“The degrading of mayonnaise from a wonderful condiment for cooked vegetables or sandwiches to an indistinguishable layer of fat has been radical and violent.”
It’s that authority! It’s like, only someone with her level of Kitchen Grace could call mayo hate violent. I want her to hang out with me and make bold proclamations about the status quo.
My mom is great and I don’t want a new mom, but do you ever find yourself wishing for some wise, idealized person to swoop into your life and tell you how things are done? In reality I would end up trying to poke holes in their worldview and start resenting them, but I still long for this sort of presence in my life. And I think in a better world I would have a disembodied Tamar Adler telling me what to do and how to live, in all sorts of ways. Because she gets this way of things, and exalts it, without quite naming it, again and again. And while I don’t really remember any of the recipes or all of the Things To Do / Ways of Being (like saving stems and cooking with them later, roasting vegetables on the weekend, having little kids shuck peas for you), I do feel like I have internalized her approach a little. And I try, a few times a week, to find myself feeling like, Yes, I have done it. I am gliding back and forth around my kitchen with ease. Everything feels like fate. The universe is unfolding as it should, and by that I mean there are leftovers being brought to lunch and soup is always better on the next day. That sort of thing.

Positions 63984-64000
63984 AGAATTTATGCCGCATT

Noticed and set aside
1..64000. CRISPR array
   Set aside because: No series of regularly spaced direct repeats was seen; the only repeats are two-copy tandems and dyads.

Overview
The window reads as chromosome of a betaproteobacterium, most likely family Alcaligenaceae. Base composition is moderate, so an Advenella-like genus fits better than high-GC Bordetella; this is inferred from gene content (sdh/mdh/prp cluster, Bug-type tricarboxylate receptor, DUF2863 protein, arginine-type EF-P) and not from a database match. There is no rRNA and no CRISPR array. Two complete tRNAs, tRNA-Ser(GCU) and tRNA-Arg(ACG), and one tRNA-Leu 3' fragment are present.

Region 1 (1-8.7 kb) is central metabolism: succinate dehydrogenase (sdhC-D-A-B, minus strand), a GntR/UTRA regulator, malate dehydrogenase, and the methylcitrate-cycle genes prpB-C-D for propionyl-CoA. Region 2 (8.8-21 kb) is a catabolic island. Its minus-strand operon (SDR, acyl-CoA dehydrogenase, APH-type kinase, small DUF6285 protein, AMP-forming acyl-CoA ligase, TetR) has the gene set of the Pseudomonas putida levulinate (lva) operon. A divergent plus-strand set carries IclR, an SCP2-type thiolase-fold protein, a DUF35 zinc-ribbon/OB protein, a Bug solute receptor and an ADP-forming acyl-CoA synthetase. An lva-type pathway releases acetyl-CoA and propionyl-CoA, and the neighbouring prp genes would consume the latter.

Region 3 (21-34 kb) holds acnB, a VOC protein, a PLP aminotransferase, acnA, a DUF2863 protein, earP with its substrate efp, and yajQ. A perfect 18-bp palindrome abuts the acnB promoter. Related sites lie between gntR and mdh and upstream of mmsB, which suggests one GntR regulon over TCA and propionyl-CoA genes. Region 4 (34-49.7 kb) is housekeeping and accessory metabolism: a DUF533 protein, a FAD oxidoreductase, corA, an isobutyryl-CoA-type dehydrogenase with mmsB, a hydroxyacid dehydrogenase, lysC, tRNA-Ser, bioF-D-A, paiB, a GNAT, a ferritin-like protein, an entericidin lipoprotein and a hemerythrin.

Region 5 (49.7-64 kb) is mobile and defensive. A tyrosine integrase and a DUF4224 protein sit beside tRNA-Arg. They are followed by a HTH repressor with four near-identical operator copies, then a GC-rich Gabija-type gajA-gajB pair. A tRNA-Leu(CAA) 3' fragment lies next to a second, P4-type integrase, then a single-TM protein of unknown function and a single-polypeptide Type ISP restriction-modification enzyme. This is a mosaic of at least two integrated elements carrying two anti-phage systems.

7:38 pm • 4 March 2012 • 219 notes
“Don’t swim upstream, baby. The future was right where you were.”
Ze Frank launched a Kickstarter project last night to bring back a new version of the show, now A Show, and I’ve been all nostalgic and watching handfuls of these old videos every night before bed (better known as “partying like it’s 2007”). Anyway some of the thrill of what he was doing is lost now that VLOGGING is a thing but it’s still hilarious and silly and occasionally profound. He said this about some woman back in the day (in internet time, “back in the day” is appropriate for anything from over 3 years ago) who was streaming an in-house concert from her bedroom every night for 21 days and then got signed by Sony BMG. I love the sentiment — it’s an argument I have every few weeks (tough life) — and also just how the words sound together. God.
6:37 pm • 28 February 2012 • 43 notes